A couple of months back, when the baby was just a few weeks old, my husband, the toddler and I took her for a stroll in the buggy to the local park. While we mooched along in the sunshine, only occasionally having to yell sentences like, ‘PULL YOUR JEANS BACK UP!’ and ‘DON’T TOUCH THAT DOG POO!’, a runner headed towards us. As she passed, I said proudly to my son, ‘Mummy does that.’
He looked at me with an expression that can be described as, at best, withering.
‘No,’ he replied simply. ‘Me run. Daddy runs. Mummy walks.’ And off he trotted.
Erm, excuse me? Was I just heckled by a two year old?
I tried to console myself. This must be part of his latest phase, where no one is allowed to do/like what he is doing/likes. It goes like this:
Him: ‘Me like grass and flowers Mummy.’
Me: ‘Aah, that’s lovely. I like grass and flowers too.’
Him: ‘NO! NOOOOO Mummy! [Cue fists and foot stamping] Me like grass and flowers. [PAUSE] Mummy likes sticks.’
Me: ‘Oh. OK.’
So, that had to be the case in this latest scenario, surely. He knew Mummy ran, didn’t he? He must remember those trail runs we did together through the woods, with him bouncing along happily in the running buggy, back when he was… how old was he? Oh. It was before he could walk.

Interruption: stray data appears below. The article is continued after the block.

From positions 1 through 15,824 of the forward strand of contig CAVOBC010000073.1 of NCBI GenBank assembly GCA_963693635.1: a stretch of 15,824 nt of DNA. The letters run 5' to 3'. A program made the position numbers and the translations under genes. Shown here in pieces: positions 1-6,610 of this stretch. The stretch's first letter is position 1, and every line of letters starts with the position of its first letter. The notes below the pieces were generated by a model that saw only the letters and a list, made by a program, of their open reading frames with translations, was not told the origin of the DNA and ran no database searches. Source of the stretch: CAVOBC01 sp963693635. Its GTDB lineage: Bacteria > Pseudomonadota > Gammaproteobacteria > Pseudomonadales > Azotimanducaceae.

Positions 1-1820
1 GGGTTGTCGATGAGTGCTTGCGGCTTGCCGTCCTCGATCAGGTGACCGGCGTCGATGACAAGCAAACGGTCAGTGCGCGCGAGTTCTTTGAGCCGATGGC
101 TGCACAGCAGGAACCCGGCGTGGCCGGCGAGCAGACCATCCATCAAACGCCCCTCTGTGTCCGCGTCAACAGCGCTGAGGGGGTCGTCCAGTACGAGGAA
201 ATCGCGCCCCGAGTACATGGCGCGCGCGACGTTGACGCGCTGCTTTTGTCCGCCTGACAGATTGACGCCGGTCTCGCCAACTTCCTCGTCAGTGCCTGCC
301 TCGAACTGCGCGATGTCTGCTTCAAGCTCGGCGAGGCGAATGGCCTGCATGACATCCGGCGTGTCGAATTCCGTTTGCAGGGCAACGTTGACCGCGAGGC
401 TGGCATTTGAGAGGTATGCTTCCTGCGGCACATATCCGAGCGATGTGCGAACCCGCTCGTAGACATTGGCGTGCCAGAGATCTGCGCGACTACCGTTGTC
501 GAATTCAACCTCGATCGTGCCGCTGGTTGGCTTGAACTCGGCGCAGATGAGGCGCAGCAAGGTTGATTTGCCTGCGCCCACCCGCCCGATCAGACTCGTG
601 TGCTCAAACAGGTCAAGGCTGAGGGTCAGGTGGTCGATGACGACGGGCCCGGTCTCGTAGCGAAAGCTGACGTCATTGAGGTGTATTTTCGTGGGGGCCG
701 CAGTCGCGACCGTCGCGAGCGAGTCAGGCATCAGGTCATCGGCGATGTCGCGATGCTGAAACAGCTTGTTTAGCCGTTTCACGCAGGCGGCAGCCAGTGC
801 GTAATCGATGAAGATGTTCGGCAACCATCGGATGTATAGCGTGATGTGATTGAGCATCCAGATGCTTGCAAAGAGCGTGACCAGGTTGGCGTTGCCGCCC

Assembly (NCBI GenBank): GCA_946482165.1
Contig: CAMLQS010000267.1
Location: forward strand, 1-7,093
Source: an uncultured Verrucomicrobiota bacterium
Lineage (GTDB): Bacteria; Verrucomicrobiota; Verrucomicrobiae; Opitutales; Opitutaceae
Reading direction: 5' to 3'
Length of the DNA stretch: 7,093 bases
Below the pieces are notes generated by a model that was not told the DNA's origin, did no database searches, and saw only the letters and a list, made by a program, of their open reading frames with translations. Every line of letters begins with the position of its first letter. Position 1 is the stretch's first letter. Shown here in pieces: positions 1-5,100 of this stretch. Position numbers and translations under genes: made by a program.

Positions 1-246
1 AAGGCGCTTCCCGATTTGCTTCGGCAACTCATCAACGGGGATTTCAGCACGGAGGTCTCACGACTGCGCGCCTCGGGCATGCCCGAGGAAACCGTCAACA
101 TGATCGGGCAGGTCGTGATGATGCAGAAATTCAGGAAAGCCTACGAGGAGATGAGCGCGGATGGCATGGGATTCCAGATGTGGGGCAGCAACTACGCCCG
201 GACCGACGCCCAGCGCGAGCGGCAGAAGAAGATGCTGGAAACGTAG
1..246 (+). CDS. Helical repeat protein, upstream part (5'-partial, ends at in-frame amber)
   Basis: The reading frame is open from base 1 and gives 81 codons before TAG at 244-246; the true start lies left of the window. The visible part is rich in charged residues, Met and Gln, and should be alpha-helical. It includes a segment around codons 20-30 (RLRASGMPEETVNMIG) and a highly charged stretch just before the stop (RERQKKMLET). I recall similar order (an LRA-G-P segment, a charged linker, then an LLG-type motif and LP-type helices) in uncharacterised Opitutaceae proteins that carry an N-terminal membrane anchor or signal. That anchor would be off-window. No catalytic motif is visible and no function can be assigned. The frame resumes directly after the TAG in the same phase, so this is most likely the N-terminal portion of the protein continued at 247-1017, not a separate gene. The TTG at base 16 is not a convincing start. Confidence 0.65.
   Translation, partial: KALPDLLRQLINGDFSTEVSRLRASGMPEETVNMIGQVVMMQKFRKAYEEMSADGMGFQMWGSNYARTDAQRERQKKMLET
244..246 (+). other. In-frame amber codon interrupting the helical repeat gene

Oh dear. Toddlers are harsh critics. They say what they see.
To my son, I am a walker. A plodder. A buggy-pusher. While Daddy does all the racing, chasing and throwing-up-in-the-air play at weekends, Mummy can usually be found sitting on her arse on a park bench (feeding the baby), swaying to and fro (rocking the baby) or standing next to the buggy (ensuring no one abducts the baby). A walker? If I’m honest, my son was being generous.
There was only one way to change his perception of me.
I waited until six weeks after the birth (that seemed the sensible option, because, frankly, no one wants to risk bursting a stitch “down there”). And then one morning, after making sure the baby was fed and cuddled up to Daddy, and the toddler was engrossed in Peppa Pig, I made my move.
‘Mummy’s going for a run!’ I announced.
No reaction. He hadn’t heard. But I wasn’t going to let this go unnoticed.
‘MUMMY’S GOING FOR A RUN!’ I yelled. Into his ear.
‘Bye bye’, he replied. He didn’t turn away from the telly. Bloody Peppa.
And so it was, I set off on my first ever-so-gentle run/walk. And it felt freeing, and exciting, and energising, and exhausting, and frustrating, and upsetting all at once. I rejoiced in the fact I was out in the fresh air doing what I loved. I mourned the fitness I had lost and the fact I felt like a complete beginner once more.
But I was running.
As I rounded the corner towards home, my husband was standing on the doorstep, toddler in his arms, waiting for me. The sheer look of excitement and astonishment on his little face (the toddler, not the husband) almost made me shed a tear of happiness.
‘Look, look!’ he screamed enthusiastically. ‘Mummy’s running! Keep running Mummy!’
I intend to.